Miscellaneous quotes on topics more or less in the news:
JAY LENO: "John Kerry's victory over Howard Dean has completely changed the presidential race around. Now instead of the rich white guy from Yale who lives in the White House facing off against the rich white guy from Yale who lives in Vermont, he may have to face the rich white guy from Yale who lives in Massachusetts. It's a whole different game."
FORMER SENATOR AND 1996 REPUBLICAN PRESIDENTIAL CANDIDATE BOB DOLE: "On Fox News recently, my friend John Kerry stated: 'I've never made any judgments about any choice somebody made about avoiding the draft, about going to Canada, going to jail, being a conscientious objector, going into the National Guard.' Sen. Kerry did make a judgment, in 1992, when Bill Clinton - who did not serve - was running against Sen. Bob Kerrey, a Vietnam veteran. After Bob Kerrey criticized Gov. Clinton, John Kerry said, 'We do not need to divide America over who served and how.' He should stick to his previous position by acknowledging the honorable service of President Bush and the hundreds of thousands of other National Guard members defending America every day."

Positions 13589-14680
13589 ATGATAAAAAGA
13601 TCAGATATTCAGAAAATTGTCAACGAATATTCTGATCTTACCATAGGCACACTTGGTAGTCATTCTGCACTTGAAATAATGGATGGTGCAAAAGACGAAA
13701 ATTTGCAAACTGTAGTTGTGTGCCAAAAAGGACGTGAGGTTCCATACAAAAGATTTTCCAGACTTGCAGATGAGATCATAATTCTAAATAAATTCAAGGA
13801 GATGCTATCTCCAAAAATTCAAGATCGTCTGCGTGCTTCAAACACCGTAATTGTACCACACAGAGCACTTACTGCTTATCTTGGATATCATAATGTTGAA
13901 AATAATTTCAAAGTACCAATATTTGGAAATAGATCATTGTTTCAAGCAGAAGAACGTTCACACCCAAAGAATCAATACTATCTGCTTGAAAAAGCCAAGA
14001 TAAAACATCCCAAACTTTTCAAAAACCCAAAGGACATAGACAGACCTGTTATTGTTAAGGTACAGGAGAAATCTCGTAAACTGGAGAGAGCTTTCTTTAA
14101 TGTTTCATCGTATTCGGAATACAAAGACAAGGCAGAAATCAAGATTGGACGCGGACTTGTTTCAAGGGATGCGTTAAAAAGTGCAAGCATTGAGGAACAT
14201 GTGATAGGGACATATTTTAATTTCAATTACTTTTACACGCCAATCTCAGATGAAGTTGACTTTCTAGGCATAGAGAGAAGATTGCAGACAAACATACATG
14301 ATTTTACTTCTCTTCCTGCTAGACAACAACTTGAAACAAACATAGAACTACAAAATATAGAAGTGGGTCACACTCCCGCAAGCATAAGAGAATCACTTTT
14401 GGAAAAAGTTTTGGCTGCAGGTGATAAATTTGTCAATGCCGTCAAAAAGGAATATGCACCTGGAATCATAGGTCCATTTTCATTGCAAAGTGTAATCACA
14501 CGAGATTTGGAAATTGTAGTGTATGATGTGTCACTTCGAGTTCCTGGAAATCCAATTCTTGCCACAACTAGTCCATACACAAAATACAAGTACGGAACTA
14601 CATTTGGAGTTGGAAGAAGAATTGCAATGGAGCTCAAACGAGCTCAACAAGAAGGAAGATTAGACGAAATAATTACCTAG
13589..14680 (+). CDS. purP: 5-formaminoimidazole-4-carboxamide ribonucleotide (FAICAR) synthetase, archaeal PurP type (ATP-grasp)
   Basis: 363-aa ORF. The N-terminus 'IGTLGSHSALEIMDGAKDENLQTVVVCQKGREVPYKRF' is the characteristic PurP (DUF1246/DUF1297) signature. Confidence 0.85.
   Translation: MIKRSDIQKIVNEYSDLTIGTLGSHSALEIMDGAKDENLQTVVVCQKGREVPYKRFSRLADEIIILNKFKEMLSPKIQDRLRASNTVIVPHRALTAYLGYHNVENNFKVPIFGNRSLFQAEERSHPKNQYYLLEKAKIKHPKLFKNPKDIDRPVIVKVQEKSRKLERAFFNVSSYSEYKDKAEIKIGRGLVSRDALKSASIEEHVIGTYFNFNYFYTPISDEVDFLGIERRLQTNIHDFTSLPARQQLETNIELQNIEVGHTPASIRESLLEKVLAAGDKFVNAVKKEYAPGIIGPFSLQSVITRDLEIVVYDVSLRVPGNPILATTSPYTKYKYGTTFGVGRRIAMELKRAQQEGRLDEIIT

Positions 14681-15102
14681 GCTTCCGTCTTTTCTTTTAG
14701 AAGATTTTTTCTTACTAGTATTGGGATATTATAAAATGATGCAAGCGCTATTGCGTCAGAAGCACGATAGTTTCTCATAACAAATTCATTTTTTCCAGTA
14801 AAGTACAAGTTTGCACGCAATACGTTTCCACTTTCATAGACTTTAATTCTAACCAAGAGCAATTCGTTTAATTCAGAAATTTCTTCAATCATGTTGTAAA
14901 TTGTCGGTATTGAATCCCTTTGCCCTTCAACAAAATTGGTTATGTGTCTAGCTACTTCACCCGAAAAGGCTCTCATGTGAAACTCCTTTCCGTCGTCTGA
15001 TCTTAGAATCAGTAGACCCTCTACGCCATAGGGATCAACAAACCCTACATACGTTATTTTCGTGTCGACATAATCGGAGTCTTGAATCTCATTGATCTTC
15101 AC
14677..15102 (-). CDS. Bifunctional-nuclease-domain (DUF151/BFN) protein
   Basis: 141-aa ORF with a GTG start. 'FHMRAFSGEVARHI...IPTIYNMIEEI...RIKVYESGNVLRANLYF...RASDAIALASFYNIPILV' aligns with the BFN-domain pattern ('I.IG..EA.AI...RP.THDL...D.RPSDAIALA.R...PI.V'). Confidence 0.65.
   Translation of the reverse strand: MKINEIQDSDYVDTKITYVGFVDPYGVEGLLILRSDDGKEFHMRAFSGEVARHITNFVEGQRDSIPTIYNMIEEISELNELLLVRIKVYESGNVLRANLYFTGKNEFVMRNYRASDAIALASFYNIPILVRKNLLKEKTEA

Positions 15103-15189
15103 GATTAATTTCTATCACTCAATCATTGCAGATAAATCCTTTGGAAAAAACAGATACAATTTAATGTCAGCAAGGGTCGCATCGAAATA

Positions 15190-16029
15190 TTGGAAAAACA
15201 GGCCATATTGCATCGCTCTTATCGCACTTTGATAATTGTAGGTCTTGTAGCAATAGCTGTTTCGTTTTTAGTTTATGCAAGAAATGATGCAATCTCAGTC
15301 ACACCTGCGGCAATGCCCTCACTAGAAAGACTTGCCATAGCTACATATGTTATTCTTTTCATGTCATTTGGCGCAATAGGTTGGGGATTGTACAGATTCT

ANDREW GREELEY, A PRIEST AND AUTHOR OF 'PRIESTS: A CALLING IN CRISIS' AND THE FORTHCOMING NOVEL 'THE PRIESTLY SINS': "These are hard times for priests. They are under attack as perverts. More people are making more demands on fewer priests. ... Denial, research shows, is a major factor in clerical culture - the dark side of the priesthood. ... In general, priests are more likely to affirm that they are happy in their lives and satisfied with their work than are doctors, lawyers, teachers, professors and even married Protestant clergy. Priests, on average, seem to be about the happiest men in the country. Abusers, it seems clear, aren't being driven to crime by celibacy but by their own demons."